86th Street Bensonhurst Festival

Annual festival attracts assorted vendors and visitors

Brooklyn Daily
Share on TwitterTweet
Share on Facebook

Don’t miss our updates:

Photo gallery

Sweet!: Margaret Santiago of Meat Supreme holds up a tray of zeppoles for hungry visitors.
Snack time: Bensonhurst sisters Nadine, Nour, and Nancy Kandil dig into some fries at Sunday’s street fair.
Floating fun: Alex Guzman of Bensonhurst uses his bubble gun at Sunday’s 86th Street Festival.
Pony express: Kayleigh Roque of Williamsburg rides a horse at the 86th Street Bensonhurst Festival on Sunday.

People crowded 86th Street for rides, food, and nicknacks during the 14th annual 86th Street Bensonhurst Festival on June 10, which had the largest variety of vendors in recent years.

Event manager Chip “Festival Guy” Cafiero called it the one of the best ever — at least when it came to the diversity of sellers who set up stands for the day along the stretch from 19th Avenue to Bay Parkway.

“This is the most successful one we’ve had so far in terms of the number of vendors,” Cafiero said, pointing out that the booths weren’t limited to just the usual Italian sausage and corn-on-the-cob hawkers, but also included private artisans selling handmade items.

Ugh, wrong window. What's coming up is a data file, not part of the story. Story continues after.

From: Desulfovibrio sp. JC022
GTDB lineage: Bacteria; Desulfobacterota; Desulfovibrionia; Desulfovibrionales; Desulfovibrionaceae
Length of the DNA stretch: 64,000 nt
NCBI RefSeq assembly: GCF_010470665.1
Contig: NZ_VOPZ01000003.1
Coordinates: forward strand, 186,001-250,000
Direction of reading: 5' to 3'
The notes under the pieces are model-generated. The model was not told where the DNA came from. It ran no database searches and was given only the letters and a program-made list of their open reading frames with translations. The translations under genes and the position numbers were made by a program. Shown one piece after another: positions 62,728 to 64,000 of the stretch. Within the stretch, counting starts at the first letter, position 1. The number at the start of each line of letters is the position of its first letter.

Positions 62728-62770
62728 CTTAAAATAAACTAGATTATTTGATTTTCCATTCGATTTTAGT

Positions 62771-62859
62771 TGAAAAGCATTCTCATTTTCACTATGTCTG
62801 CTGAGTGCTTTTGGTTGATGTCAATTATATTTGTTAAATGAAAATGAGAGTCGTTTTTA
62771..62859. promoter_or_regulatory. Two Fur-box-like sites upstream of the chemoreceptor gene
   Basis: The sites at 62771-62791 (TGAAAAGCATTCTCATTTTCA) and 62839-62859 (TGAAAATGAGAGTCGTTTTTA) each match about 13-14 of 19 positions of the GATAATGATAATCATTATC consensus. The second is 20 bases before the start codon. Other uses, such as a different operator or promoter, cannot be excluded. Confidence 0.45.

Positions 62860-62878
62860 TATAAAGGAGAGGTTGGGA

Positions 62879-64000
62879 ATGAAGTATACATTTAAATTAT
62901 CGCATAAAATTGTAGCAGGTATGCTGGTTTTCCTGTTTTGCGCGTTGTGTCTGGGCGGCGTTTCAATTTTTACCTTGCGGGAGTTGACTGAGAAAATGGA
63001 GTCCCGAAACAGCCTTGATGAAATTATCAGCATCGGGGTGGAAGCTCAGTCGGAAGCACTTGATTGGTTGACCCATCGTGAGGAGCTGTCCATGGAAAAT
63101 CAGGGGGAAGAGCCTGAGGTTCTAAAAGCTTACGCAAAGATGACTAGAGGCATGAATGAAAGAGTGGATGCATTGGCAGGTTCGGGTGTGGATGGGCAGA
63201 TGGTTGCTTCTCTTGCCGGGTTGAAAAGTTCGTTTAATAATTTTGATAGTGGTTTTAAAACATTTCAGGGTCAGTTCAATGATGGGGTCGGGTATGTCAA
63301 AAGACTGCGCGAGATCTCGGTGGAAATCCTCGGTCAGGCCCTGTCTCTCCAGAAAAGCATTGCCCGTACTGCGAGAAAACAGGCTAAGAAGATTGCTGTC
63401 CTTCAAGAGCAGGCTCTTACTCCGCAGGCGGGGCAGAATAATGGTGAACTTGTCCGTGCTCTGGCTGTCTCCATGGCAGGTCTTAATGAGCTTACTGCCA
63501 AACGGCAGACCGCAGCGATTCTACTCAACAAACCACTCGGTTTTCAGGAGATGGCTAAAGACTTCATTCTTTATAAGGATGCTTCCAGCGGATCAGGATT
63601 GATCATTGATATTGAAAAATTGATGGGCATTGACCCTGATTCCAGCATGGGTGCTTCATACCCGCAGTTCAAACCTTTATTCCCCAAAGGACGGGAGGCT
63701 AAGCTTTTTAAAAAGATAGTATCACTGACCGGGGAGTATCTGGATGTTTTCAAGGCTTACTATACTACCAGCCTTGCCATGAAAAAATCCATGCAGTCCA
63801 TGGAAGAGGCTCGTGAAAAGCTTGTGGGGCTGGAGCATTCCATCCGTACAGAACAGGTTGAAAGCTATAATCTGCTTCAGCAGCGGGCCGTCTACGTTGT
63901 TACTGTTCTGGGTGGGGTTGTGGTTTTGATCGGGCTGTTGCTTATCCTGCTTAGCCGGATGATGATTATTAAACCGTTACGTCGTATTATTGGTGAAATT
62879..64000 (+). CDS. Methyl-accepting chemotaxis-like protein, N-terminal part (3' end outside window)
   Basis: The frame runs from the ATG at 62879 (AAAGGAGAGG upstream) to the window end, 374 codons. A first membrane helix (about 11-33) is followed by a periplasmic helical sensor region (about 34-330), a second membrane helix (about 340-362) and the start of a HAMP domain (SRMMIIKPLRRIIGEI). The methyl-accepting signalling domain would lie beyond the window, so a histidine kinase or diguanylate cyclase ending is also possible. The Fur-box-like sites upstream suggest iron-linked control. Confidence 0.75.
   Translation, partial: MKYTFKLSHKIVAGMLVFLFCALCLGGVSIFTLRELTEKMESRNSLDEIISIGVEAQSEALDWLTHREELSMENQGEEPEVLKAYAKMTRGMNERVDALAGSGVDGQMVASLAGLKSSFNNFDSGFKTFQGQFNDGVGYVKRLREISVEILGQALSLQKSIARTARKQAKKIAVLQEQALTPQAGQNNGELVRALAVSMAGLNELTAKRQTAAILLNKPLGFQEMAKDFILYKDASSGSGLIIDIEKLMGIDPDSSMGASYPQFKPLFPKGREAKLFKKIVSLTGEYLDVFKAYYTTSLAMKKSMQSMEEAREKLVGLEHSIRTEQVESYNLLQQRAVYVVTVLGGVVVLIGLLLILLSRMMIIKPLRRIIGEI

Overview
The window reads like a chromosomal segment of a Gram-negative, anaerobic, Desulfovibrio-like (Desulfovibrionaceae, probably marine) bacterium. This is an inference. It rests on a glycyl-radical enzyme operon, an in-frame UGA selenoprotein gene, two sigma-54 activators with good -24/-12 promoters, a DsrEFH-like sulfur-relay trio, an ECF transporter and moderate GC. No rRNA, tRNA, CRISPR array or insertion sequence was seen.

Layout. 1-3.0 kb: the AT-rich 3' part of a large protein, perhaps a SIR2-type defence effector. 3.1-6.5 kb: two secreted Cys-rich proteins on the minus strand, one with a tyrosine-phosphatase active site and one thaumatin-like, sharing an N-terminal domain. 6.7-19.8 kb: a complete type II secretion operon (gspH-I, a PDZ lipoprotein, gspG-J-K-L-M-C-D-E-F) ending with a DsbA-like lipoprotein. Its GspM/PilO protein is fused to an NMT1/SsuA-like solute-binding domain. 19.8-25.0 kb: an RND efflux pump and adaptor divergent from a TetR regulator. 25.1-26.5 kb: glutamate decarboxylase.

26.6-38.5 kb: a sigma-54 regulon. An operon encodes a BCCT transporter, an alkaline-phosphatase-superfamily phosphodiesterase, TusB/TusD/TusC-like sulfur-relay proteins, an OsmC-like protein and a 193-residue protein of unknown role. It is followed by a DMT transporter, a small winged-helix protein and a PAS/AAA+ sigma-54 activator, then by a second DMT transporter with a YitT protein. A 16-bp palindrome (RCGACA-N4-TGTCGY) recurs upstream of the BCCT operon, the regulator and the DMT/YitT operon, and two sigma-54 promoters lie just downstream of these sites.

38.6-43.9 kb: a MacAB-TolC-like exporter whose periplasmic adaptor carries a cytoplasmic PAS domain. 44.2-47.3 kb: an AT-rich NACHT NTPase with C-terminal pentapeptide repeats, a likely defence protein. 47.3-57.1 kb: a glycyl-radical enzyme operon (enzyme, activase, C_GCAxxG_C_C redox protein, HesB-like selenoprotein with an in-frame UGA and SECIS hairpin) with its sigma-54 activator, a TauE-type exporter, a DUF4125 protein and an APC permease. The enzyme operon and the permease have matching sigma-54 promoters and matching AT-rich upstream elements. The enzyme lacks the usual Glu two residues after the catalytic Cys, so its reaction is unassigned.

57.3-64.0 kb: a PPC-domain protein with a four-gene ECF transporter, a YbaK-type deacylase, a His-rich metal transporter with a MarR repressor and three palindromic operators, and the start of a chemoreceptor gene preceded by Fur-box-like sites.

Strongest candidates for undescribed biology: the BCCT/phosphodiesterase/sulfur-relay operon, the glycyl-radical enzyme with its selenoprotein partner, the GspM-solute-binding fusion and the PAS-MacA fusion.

However — just like at the Bay Ridge Fifth Avenue Festival, which Cafiero also oversaw — the weak economy put a damper on the day’s festivities.

“I have vendors coming up to me and telling me they’re not making enough money. People don’t have as much to spend,” said Cafiero, noting that many of the stalls were resisting closing up at 5 pm, hoping to make a few last dollars off latecomers and procrastinators.

Still, Cafiero said that the number of people coming out for the street fair — both to buy and to sell — has steadily increased over the past few years, which he credits to the neighborhood’s growing immigrant communities.

“This is almost entirely a Russian and Chinese festival these days,” Cafiero said.

And that diversity is what makes the festival so special, according to Frankie Marra, whose band played classic rock covers the entire six-hour length of the festival, with just a brief break in the middle.

“It’s a great day, it’s a Brooklyn event, and it’s a great time to bring all different kinds of people together,” Marra said.

Reach reporter Will Bredderman at (718) 260–4507 or e-mail him at Follow him on Twitter at
Updated 2:37 am, June 13, 2012
Today’s news:
Share on TwitterTweet
Share on Facebook

Don’t miss our updates:

Reader feedback

Enter your comment below

By submitting this comment, you agree to the following terms:

You agree that you, and not or its affiliates, are fully responsible for the content that you post. You agree not to post any abusive, obscene, vulgar, slanderous, hateful, threatening or sexually-oriented material or any material that may violate applicable law; doing so may lead to the removal of your post and to your being permanently banned from posting to the site. You grant to the royalty-free, irrevocable, perpetual and fully sublicensable license to use, reproduce, modify, adapt, publish, translate, create derivative works from, distribute, perform and display such content in whole or in part world-wide and to incorporate it in other works in any form, media or technology now known or later developed.

Community News Group

Don’t miss out!

Stay in touch with the stories people are talking about in your neighborhood:

Optional: Help us tailor our newsletters to you!